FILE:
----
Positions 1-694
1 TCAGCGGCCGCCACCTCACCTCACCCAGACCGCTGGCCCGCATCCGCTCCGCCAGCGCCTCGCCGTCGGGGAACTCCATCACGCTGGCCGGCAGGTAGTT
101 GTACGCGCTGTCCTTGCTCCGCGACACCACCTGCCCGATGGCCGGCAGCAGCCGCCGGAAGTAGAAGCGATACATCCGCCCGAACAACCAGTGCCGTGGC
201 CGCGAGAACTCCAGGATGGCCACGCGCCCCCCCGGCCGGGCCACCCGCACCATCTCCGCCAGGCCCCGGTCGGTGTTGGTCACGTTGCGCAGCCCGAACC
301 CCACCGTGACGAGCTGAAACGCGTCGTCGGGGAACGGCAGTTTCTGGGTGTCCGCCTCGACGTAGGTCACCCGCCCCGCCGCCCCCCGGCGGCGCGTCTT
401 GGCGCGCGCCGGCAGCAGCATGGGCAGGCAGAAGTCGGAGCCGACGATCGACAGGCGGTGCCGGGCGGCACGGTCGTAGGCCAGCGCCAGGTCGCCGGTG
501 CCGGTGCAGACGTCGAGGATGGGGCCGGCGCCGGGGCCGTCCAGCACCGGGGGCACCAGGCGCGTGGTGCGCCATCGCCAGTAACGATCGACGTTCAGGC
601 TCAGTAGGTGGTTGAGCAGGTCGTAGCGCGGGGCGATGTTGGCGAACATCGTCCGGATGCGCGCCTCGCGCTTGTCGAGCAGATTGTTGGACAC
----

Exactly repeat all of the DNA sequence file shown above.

Positions 1-694
1 TCAGCGGCCGCCACCTCACCTCACCCAGACCGCTGGCCCGCATCCGCTCCGCCAGCGCCTCGCCGTCGGGGAACTCCATCACGCTGGCCGGCAGGTAGTT
101 GTACGCGCTGTCCTTGCTCCGCGACACCACCTGCCCGATGGCCGGCAGCAGCCGCCGGAAGTAGAAGCGATACATCCGCCCGAACAACCAGTGCCGTGGC
201 CGCGAGAACTCCAGGATGGCCACGCGCCCCCCCGGCCGGGCCACCCGCACCATCTCCGCCAGGCCCCGGTCGGTGTTGGTCACGTTGCGCAGCCCGAACC
301 CCACCGTGACGAGCTGAAACGCGTCGTCGGGGAACGGCAGTTTCTGGGTGTCCGCCTCGACGTAGGTCACCCGCCCCGCCGCCCCCCGGCGGCGCGTCTT
401 GGCGCGCGCCGGCAGCAGCATGGGCAGGCAGAAGTCGGAGCCGACGATCGACAGGCGGTGCCGGGCGGCACGGTCGTAGGCCAGCGCCAGGTCGCCGGTG
501 CCGGTGCAGACGTCGAGGATGGGGCCGGCGCCGGGGCCGTCCAGCACCGGGGGCACCAGGCGCGTGGTGCGCCATCGCCAGTAACGATCGACGTTCAGGC
601 TCAGTAGGTGGTTGAGCAGGTCGTAGCGCGGGGCGATGTTGGCGAACATCGTCCGGATGCGCGCCTCGCGCTTGTCGAGCAGATTGTTGGACAC